Greetings everyone, I'm back after a 4 month or so hiatus. My apologies, as my final college sem rolls up, and life takes precedence. But I have been keeping up to date with the blog, with much of its interests :) Firstly, I'd like to extend a warm welcome to Nicolette, our newest Narrator. May you contribute to the rich tapestry of PoC interactions, interludes & social intercourse. A shout out to Ankhesen, whose gentle reminders instill a fresh dose of guilt in me everytime
And now, on with the meaty parts. Having read Nicolette's recent post on the difficulties of life in Taiwan, and the comments from (mostly I presume) the ladies on how being black can result in adverse treatment of oneself in (East) Asia, my mind started to whirl once again. Juxtaposing these experiences along with several of my own in the past month alone, a fragmented picture starts to form. I could only shake my head in despair, reading these examples. Even though in the West all people of color are fair game to such phenomena like the glass ceiling & white privilege, in truth both within & without, people of color treat each other like shit. I personally have not faced discrimination or hateful language from black people, but vice-versa the instances are simply too much. Like the time a bar manager denied entry to a Tswana couple in my old neighborhood, only to turn around to his colleague & muttered, "I'm not letting those kaka in here" (The term kaka is an onomatopoeic Tamil word, meaning crow. Within this context it's highly pejorative) Or how people would surreptitiously stare at us when me & my old musical buddy Samuel "Sammy" Turahe Kamanguza would go drinking at the mamak These are but the tip of the iceberg. The tip. Little wonder that my friends & classmates would express their frustration at their treatment in Malaysia. Most thankfully did not allow it to color their view of the country & her people as a whole, but how many can truly feel the same way? I see it as our own shallow prejudices, and as petty as it may seem, the lingering effects of European colonialism. Some of you may disagree, but I stand by what I say. As a matter of fact, it's even afflicted me in some respects.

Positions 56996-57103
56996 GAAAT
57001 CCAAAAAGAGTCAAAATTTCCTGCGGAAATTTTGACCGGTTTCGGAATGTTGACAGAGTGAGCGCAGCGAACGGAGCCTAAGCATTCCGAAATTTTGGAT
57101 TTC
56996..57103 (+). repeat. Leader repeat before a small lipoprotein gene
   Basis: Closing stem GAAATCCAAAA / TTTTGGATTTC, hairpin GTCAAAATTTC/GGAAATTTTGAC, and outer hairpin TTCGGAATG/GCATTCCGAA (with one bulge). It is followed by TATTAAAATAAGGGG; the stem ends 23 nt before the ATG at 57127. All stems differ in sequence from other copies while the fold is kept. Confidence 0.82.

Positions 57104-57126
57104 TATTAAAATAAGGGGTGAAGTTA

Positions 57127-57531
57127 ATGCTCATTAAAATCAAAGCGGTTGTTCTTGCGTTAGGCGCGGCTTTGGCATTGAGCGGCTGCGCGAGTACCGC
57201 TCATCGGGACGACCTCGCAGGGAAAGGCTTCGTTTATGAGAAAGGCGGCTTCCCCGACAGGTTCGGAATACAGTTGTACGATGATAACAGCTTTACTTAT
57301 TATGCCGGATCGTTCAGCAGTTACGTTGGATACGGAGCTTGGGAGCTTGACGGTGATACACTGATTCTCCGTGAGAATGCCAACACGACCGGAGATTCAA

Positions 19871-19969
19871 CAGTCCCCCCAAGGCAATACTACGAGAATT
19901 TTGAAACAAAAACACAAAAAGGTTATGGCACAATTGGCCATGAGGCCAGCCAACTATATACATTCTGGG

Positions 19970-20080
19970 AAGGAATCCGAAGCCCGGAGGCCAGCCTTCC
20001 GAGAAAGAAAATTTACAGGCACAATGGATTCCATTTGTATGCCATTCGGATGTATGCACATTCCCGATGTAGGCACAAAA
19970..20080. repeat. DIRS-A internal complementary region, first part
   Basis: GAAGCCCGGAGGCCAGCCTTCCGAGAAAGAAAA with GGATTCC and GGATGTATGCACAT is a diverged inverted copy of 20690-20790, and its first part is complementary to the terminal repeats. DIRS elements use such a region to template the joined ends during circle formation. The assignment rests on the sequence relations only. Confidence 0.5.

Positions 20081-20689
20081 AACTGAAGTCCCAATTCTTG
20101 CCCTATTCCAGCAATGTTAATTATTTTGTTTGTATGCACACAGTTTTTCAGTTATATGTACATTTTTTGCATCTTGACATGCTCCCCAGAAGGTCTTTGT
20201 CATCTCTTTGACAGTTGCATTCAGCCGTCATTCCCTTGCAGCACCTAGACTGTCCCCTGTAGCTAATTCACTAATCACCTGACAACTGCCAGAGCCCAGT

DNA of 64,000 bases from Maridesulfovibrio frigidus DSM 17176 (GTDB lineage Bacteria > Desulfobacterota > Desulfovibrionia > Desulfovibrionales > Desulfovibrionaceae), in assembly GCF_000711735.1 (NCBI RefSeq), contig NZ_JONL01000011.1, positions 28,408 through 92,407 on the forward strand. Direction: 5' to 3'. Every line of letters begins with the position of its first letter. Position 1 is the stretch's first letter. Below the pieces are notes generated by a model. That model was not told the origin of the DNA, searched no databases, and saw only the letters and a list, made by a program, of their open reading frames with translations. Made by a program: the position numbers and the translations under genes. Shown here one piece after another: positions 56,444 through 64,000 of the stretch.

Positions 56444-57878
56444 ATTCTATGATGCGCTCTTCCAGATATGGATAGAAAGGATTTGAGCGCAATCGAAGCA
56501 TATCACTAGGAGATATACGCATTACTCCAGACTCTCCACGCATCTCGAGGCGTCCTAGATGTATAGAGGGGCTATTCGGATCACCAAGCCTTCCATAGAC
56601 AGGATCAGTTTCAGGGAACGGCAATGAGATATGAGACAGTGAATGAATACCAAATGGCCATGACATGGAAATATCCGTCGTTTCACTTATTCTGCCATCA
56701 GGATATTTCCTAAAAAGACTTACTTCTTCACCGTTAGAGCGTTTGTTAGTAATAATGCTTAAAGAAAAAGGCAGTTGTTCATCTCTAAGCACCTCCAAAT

Quite recently when I was at the Ellington Jazz Club in downtown Perth for a rare night out, I was stopped at the pathway leading to the entrance by a tall, well dressed man who asked for my ID. Since my only ID was my passport, I was reluctant to hand it over, particularly since he didn't look like a staff member. I brusquely declined, brushing him off & went straight in, not heeding his calls for me to come back. At the counter was this smoulderingly attractive girl (she looked Indo-African) who inquired whether I showed my ID to Jackson at the door. I stared at her in shock as he strode in, with a mildly amused grin on his face, as though he's been through the whole gamut before (I wouldn't be surprised if that were the case) My only response was a dumb, "He works here?" As I sipped my mocktail, my sense of embarrassment & shame, sparked at the counter, began to grow. I couldn't take it. I went outside, ostensibly for a cigarette, but to also apologize. Jackson listened intently to what I had to say. And he smiled. Such was its depth that I felt immensely relieved, and even more shameful. We made good conversation, during which he explained that he was here in Australia for 6 years, originally from Jacksonville, Alabama (although from his speech, I could've sworn he was a Francophonic West African) We parted on good terms. Later in the night I struck up conversation with a Zimbabwean-Somali couple (though her family's from the unrecognized Republic of Somaliland) on politics & recent issues. Yet the earlier incident dogged me for several days, gnawing at my conscience. My ego attempted to justify it, "How could I have known?" He wore no badge or marker of identification (he mentioned that he worked on a part time basis at the Ellington, hence the reason why he wore no badge) But my super-ego chimed in, "Are you sure, Boon? Or did you reacted in the way you did because he's black?" Socio-mental contradictions abound >.<
On a lighter note, when I went back for Christmas/New Year, we paid a visit to my dad's folks in the village. I was made to sit in the car with them, alone, on the way to the restaurant for dinner. Expecting the usual talk, I steeled myself & got in. In a rare occasion, my grandad was relatively silent (he does most of the talking in between them) but my grandmum decided to take a different tack; the prospect of relationships/marriage. Given that she was born in the last years of the Depression, and without a higher education (i.e. broad-mindedness) her speech (well, monologue really) was peppered with so many lolworthy old folks belief.
"If you can dear boy, marry a Chinese girl. That way everyone can he happy. If you want to marry a Japanese girl, or Korean girl, can also lah. Even a gui po (a Mandarin term for a white woman, mildly pejorative) not a problem. But better you marry Chinese girl. You can have children and have many years of happiness..."
In the backseat, I grinned wolfishly, unseen by either two. The opportunity was too good, and rich, to ignore.
But more seriously, I've thrown myself into reading about race relations, via stopwhitewashing.tumblr.com and
Nonetheless, I'm thankful of such PoC spaces, with the TBA being at the top of my list, as a safe alternative from all the white-washed mainstream media out there. I thank the fact that everyone here has an interest in one another, not allowing their negative experiences to blind them but instead have come on out stronger & on top. If we could convince more/other people, especially other PoCs of such meritorious socializing, I can die a happy man. God bless you all, each & every one =')